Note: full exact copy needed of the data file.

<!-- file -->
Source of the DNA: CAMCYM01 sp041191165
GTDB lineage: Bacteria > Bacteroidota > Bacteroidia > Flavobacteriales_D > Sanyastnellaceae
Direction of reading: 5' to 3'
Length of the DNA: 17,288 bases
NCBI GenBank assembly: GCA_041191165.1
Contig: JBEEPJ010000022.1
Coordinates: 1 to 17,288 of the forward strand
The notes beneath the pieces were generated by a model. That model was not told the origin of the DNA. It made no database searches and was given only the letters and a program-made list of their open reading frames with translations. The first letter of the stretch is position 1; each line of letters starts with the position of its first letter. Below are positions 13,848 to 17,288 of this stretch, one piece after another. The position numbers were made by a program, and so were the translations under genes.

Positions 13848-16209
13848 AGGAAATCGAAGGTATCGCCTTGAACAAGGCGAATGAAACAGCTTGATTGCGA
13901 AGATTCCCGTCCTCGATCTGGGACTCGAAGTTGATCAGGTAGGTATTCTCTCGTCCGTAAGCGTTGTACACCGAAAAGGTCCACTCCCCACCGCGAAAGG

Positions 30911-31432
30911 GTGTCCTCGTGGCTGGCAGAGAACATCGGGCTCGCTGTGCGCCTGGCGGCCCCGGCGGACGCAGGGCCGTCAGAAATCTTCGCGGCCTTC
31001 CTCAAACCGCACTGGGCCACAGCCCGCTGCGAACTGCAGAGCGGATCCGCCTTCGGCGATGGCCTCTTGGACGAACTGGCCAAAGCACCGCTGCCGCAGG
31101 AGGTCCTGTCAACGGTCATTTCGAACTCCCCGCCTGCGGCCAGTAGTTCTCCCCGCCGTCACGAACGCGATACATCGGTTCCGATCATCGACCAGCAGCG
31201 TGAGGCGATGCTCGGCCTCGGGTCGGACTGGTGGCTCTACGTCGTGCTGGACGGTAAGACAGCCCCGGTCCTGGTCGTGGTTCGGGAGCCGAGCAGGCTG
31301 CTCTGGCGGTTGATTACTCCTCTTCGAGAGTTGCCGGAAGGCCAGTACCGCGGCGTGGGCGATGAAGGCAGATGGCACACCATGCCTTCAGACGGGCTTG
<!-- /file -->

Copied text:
Source of the DNA: CAMCYM01 sp041191165
GTDB lineage: Bacteria > Bacteroidota > Bacteroidia > Flavobacteriales_D > Sanyastnellaceae
Direction of reading: 5' to 3'
Length of the DNA: 17,288 bases
NCBI GenBank assembly: GCA_041191165.1
Contig: JBEEPJ010000022.1
Coordinates: 1 to 17,288 of the forward strand
The notes beneath the pieces were generated by a model. That model was not told the origin of the DNA. It made no database searches and was given only the letters and a program-made list of their open reading frames with translations. The first letter of the stretch is position 1; each line of letters starts with the position of its first letter. Below are positions 13,848 to 17,288 of this stretch, one piece after another. The position numbers were made by a program, and so were the translations under genes.

Positions 13848-16209
13848 AGGAAATCGAAGGTATCGCCTTGAACAAGGCGAATGAAACAGCTTGATTGCGA
13901 AGATTCCCGTCCTCGATCTGGGACTCGAAGTTGATCAGGTAGGTATTCTCTCGTCCGTAAGCGTTGTACACCGAAAAGGTCCACTCCCCACCGCGAAAGG

Positions 30911-31432
30911 GTGTCCTCGTGGCTGGCAGAGAACATCGGGCTCGCTGTGCGCCTGGCGGCCCCGGCGGACGCAGGGCCGTCAGAAATCTTCGCGGCCTTC
31001 CTCAAACCGCACTGGGCCACAGCCCGCTGCGAACTGCAGAGCGGATCCGCCTTCGGCGATGGCCTCTTGGACGAACTGGCCAAAGCACCGCTGCCGCAGG
31101 AGGTCCTGTCAACGGTCATTTCGAACTCCCCGCCTGCGGCCAGTAGTTCTCCCCGCCGTCACGAACGCGATACATCGGTTCCGATCATCGACCAGCAGCG
31201 TGAGGCGATGCTCGGCCTCGGGTCGGACTGGTGGCTCTACGTCGTGCTGGACGGTAAGACAGCCCCGGTCCTGGTCGTGGTTCGGGAGCCGAGCAGGCTG
31301 CTCTGGCGGTTGATTACTCCTCTTCGAGAGTTGCCGGAAGGCCAGTACCGCGGCGTGGGCGATGAAGGCAGATGGCACACCATGCCTTCAGACGGGCTTG